Originally published Friday, October 14, 2011 at 5:31 AM

Book review

'The Quest': Daniel Yergin on oil's future

Daniel Yergin's "The Quest" takes up where his magisterial history of the oil industry, "The Prize," left off, as it looks at the world's thirst for energy, present and future. Yergin discusses his book Monday, Oct. 17, at Town Hall Seattle.

Special to The Seattle Times

Author appearance

Daniel Yergin

The author of "The Quest: Energy, Security, and the Remaking of the Modern World" will discuss his book at 7:30 p.m. Monday, Town Hall, 1119 Eighth Ave., Seattle; $5, tickets are available at the door starting at 6:30 p.m. or in advance (800-838-3006 or
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In 1991, Daniel Yergin wrote "The Prize," an epic about the birth and development of the global oil industry. Yergin spent the next 20 years molding himself into arguably the nation's most influential Big Thinker about oil and energy policy; he's poured seemingly everything he's learned in that time into the 800-plus pages of his newest book, "The Quest" (Penguin Press, 804 pp., $37.95).

"The Quest" picks up where "The Prize" ended, with Saddam Hussein's Iraq invading Kuwait and the United States gathering a coalition to boot him out. But while in many ways a sequel, "The Quest" is a very different kind of book. "The Prize" was a grand, sweeping work of narrative history; "The Quest" is more of a briefing book — a comprehensive overview of our relentless thirst for energy, present and future.

It's not, I must say, always the most compelling reading: There are stretches, particularly in the first couple hundred pages, that read like fleshed-out PowerPoint slides or lecture notes. And Yergin occasionally slips into regrettable consultant-speak, as when he refers to growing recognition of the importance of conservation as "a 'C-change' in attitudes."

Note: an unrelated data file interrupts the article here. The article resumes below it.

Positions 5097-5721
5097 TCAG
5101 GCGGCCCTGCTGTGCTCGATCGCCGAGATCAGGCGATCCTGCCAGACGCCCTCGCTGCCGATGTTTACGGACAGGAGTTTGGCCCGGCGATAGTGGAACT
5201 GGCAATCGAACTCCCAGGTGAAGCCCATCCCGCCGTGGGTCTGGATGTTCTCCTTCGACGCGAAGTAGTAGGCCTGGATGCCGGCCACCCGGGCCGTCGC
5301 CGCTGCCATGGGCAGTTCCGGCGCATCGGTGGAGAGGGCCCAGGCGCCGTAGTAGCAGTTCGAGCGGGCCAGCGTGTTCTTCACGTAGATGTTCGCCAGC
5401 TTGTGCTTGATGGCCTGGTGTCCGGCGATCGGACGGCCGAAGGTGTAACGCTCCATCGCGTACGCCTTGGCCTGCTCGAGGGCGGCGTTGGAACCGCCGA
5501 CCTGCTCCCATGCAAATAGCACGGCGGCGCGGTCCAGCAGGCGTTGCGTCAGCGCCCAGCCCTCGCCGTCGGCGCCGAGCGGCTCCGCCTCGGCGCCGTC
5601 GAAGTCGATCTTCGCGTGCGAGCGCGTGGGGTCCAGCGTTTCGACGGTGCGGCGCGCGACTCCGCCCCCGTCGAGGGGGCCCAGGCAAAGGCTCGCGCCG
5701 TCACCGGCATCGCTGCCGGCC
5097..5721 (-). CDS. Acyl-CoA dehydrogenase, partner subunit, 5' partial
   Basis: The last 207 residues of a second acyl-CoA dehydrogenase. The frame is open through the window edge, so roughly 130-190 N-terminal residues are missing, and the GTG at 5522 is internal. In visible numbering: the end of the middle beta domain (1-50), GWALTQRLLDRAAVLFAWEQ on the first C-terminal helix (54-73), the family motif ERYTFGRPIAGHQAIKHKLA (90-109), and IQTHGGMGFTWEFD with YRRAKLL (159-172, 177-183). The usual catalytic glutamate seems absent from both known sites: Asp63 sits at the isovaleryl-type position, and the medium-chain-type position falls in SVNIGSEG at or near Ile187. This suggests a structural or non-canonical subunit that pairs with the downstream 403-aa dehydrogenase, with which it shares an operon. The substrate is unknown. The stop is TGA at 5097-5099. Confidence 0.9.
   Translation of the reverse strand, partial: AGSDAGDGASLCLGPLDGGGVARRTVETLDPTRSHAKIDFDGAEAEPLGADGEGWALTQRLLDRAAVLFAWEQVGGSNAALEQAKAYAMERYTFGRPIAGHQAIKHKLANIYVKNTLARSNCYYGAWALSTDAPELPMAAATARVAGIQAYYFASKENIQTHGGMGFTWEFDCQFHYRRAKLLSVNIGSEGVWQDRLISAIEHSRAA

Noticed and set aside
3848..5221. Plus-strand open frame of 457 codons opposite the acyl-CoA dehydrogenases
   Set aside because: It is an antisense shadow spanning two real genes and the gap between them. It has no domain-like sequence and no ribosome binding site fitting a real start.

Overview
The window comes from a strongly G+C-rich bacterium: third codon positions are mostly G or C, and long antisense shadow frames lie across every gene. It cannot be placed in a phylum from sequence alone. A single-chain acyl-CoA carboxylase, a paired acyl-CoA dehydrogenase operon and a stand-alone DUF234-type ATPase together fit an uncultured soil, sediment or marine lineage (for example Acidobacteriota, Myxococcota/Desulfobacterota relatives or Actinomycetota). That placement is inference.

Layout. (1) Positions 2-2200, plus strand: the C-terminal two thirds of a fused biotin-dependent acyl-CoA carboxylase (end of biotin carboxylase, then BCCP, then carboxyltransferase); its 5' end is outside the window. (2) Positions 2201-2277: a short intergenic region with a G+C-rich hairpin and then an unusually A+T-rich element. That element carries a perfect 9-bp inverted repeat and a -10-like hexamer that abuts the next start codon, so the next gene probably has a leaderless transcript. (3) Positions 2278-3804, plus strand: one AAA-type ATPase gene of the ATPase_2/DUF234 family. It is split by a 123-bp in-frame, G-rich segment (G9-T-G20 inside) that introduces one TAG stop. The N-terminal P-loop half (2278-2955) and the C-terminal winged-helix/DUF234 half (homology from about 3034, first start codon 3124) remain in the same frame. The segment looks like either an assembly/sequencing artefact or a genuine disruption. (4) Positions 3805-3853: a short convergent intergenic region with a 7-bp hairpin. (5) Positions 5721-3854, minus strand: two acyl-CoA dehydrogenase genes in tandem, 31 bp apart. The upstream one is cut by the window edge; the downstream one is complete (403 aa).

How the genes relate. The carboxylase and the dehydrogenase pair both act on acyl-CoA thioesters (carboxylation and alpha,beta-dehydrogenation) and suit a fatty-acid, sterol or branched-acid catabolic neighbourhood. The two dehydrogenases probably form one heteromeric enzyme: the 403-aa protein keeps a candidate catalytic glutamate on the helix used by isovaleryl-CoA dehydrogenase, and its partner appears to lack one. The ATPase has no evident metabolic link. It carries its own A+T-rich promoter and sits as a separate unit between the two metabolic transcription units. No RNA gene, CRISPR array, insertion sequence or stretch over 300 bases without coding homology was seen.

But Yergin's knowledge of how the global energy system works — how, for instance, the Asian financial crisis of 1997 sparked a spate of mega-mergers among major oil companies — is matchless, and he methodically leads the reader on what amounts to a guided tour of that system.

For much of the way, "energy" essentially means oil. Yergin fully expects that oil will continue to be the world's key source of energy for at least the next two decades. From the Central Asian steppes to the plains of Alberta, from the waters of the Gulf of Mexico to, inevitably, the sands of the Middle East, Yergin examines how new oil fields have been discovered and innovative technologies have brought previously inaccessible reserves into production.

Along the way, Yergin explains why gasoline prices spiked in the middle of the past decade and are unlikely to go down again soon (the short answer: soaring demand from China and other developing nations, not some oil-company conspiracy) and dismisses "peak oil" theories as unduly static. As he notes, people also thought the world was running short of oil in the 1880s, 1920s, 1940s and 1970s; each new set of theories presumed "limited technological innovation and that economics does not really matter."

In a way, Yergin's book is as much about innovation as it is about energy. Just as technological advances have enabled oil producers to push the theoretical "peak" further and further out, they have brought renewable energy sources such as wind and solar in from the fringes of the global energy system — though, as he makes clear, those technologies are still nowhere near ready to take over from oil, coal and other fossil fuels.

Indeed, Yergin writes, using energy more efficiently has the biggest near-term potential to stretch our resources. We've already seen that happen: In June 2008, U.S. oil demand was a million barrels less than in June 2007, as consumers responded to soaring gasoline prices by driving less and parking their SUVs. Deliberate efforts to boost efficiency by governments, businesses and individuals, he says, could have an even greater impact (Boeing's new 787 jet has a walk-on role here).

But despite its promise, Yergin says, efficiency has two big disadvantages: It doesn't have a large, vocal constituency behind it, and it's intangible. As European Union energy commissioner Andris Piebalgs ruefully told Yergin: "There's no red ribbon to cut. It's very important to be able to cut a red ribbon."

Drew DeSilver is a business reporter for The Seattle Times.

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